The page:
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Local bankers fear the Dodd-Frank law passed in 2010 will hasten the demise of small banks and lead to the “Walmartization” of consumer banking.
“In mid-Missouri, generally, I think we’ll probably see some smaller banks acquired by bigger banks, first of all,” says John Howe, Missouri bankers chair and professor of finance at the University of Missouri. “Second of all, I think it’s going to have a somewhat depressing effect on the profitability of banks and their overall financial health.”
Although there will always be a place for community banking, there will be consolidation in the industry, but how much is anybody’s guess, says Kim Barnes, president and chief operating officer of The Callaway Bank.
“Do I think it will be more difficult?” Barnes asks. “Yes. There is a certain size and scale that [banks] simply will have to get to in order to handle the new changes, and a little community bank that has one branch in one location in a small town will likely struggle to survive on its own.”
In 2010 Congress passed the Wall Street Reform and Protection Act, known as Dodd-Frank, a move that rivaled earlier banking regulatory changes such as the dismantling of most of Regulation Q in the 1980s and most of the rest of the Depression Era’s Glass-Steagall Act in the 1990s. Dodd-Frank intended to curb irresponsible practices by the Wall Street financial institutions that were judged to have caused the Great Recession of 2008.
But all banks are not alike. “The notion was that the regulation was either wrong or too small, and that led to the crisis that started in 2008,” Howe says. “However, the financial crisis was largely brought on by the large global banks, and yet all banks have kind of been painted by that brush.”
One of Dodd-Frank’s most contentious regulations is the Volcker Rule, named after former Fed Chairman Paul Volcker, who proposed it while serving as chairman of the President’s Economic Recovery Advisory Board. The rule prohibits banks from owning, investing or sponsoring hedge funds, private equity funds or any proprietary trading operations for their own profit. In effect, under the Volcker Rule, banks can no longer make speculative trading decisions that do not benefit clients.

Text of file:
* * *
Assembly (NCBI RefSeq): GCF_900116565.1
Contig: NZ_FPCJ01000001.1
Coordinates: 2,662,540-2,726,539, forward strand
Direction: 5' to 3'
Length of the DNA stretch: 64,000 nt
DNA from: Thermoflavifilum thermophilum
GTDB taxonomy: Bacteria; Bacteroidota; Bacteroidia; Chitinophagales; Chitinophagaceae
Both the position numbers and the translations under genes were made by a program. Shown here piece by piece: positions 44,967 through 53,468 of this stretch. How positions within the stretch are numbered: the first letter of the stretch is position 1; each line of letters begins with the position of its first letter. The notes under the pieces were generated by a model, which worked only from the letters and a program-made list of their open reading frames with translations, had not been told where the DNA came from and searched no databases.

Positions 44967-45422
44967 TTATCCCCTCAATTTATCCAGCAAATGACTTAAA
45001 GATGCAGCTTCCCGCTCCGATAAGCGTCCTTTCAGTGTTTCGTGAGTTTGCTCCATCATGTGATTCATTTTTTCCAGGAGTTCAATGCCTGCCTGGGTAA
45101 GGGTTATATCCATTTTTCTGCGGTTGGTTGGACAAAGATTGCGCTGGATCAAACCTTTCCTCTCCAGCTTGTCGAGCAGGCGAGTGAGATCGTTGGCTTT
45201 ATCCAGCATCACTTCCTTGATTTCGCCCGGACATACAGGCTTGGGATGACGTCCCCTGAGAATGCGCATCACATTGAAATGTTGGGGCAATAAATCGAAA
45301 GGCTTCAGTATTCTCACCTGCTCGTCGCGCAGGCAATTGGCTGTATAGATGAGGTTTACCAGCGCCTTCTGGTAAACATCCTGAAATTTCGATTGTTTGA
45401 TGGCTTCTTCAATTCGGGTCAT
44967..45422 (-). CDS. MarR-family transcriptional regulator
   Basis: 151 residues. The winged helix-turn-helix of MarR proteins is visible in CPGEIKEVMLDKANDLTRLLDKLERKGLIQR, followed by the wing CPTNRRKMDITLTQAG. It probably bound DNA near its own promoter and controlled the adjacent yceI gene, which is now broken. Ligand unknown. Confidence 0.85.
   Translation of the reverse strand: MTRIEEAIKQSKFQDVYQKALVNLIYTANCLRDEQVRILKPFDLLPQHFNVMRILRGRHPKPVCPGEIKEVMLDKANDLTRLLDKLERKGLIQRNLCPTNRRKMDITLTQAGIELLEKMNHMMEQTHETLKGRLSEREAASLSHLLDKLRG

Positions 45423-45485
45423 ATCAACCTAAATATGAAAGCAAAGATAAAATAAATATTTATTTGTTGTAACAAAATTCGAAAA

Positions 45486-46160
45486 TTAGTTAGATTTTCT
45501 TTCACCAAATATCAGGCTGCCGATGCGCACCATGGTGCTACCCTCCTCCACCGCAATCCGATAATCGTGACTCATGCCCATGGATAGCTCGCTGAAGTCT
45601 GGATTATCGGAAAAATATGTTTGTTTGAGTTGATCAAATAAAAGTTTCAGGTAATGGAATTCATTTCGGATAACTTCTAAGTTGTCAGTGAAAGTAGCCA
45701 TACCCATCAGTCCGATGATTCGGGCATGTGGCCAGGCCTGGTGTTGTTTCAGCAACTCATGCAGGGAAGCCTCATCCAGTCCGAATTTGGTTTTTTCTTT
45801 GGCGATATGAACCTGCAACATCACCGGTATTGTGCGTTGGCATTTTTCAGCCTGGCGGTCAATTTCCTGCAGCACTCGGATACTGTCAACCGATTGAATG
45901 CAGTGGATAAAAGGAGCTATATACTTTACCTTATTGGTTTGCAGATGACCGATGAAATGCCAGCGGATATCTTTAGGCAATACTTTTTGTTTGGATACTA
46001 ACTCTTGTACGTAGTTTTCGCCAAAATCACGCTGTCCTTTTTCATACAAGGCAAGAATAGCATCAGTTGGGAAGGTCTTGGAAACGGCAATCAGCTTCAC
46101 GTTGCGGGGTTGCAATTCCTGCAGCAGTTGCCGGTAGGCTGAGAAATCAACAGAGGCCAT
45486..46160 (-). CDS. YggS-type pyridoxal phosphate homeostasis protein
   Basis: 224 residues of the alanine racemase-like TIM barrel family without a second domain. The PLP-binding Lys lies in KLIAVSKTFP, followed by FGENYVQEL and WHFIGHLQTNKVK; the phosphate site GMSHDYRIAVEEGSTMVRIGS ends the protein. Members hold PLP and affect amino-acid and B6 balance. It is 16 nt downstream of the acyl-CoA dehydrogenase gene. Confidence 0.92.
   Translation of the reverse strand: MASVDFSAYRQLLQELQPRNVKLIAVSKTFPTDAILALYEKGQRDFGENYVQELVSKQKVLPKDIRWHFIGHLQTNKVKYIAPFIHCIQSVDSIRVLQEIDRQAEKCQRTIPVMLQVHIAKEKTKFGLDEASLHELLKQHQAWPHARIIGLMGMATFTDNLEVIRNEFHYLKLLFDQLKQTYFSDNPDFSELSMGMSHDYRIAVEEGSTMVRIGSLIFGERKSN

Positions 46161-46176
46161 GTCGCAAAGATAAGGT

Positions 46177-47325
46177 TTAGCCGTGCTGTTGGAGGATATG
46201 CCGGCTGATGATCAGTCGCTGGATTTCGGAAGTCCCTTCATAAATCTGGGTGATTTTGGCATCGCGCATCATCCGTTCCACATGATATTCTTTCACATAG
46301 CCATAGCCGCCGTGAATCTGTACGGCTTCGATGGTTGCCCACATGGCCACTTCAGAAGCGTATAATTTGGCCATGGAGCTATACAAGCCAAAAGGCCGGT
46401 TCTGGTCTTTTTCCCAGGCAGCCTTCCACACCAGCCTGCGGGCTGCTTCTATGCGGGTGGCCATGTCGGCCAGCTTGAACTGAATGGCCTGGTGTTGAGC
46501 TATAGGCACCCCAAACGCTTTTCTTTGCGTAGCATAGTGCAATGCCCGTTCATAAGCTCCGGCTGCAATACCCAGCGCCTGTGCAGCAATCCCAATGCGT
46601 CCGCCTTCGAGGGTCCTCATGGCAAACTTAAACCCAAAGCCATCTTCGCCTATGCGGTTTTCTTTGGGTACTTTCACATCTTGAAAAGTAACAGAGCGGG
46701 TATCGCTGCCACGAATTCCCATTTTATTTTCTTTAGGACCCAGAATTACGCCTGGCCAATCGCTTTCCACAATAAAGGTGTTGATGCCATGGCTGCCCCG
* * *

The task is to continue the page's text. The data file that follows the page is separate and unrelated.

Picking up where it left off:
“The very largest banks engaged in some speculative trading with their own money,” Howe says. “When that turned bad, then the bank became, if not insolvent, then at least stressed. And that had some negative spillover effects on the economy and the banking system in general.”
The business of community banking
Small community banks such as those in Columbia do not engage in selling high-risk products such as mortgage loans with little or no documentation or teaser rates, Barnes says. They stick to the basics of accepting deposits and making loans.
Nor do community banks involve themselves in investment banking activities such as trading in stocks, derivatives and hedging. Derivatives are financial instruments that derive their value from something else, such as credit default swaps, in which the buyer pays the seller a fee and receives a payoff in the event of a loan default. Likewise, hedging is an action taken to offset a loss in a companion investment, which in effect is betting against one’s own speculation.
Unlike large banks, community banks tend to embrace transparency, openness and full disclosure, and their banking activities are all open for review, Barnes says. Why? Community banks want their customers to make sound decisions. A small bank’s health depends on it.
“We do our business in a relationship sort of way,” Barnes says. “We don’t do it in a mass advertising way: tantalize you, get in the door and turn on the charm. That’s not how community banks do business.”
With a new layer of scrutiny, Dodd-Frank weakens the community banking relationship, Barnes says. “Our ability to do relationship banking is inhibited to some degree by additional regulation because it doesn’t give us the flexibility to maybe create a product for you that fits you best. The added burden of regulation makes for more vanilla products.”
And another advantage of a smaller bank: It can make decisions locally, while a larger bank can’t, Barnes says. “If you have a branch whose manager can’t make it right, then that’s not a community bank. That’s what’s frustrating about all the layers of regulation. The person coming from Washington, D.C., to look at our bank and examine what we do and how we do it doesn’t know our client base. We do.”
Size and scope of Dodd-Frank
The daunting size of Dodd-Frank makes local bankers wary. Glass-Steagall was 30 pages long, and Dodd-Frank is 1,100 pages, Barnes says.
In addition to potentially generating hundreds of other new banking rules, Dodd-Frank created the new Consumer Financial Protection Bureau to advocate for consumers and a Financial Stability Oversight Council to fend off future financial crises. The law also led to newly minted agencies in the Treasury Department and Securities and Exchange Commission that now oversee the insurance and credit rating agency industries.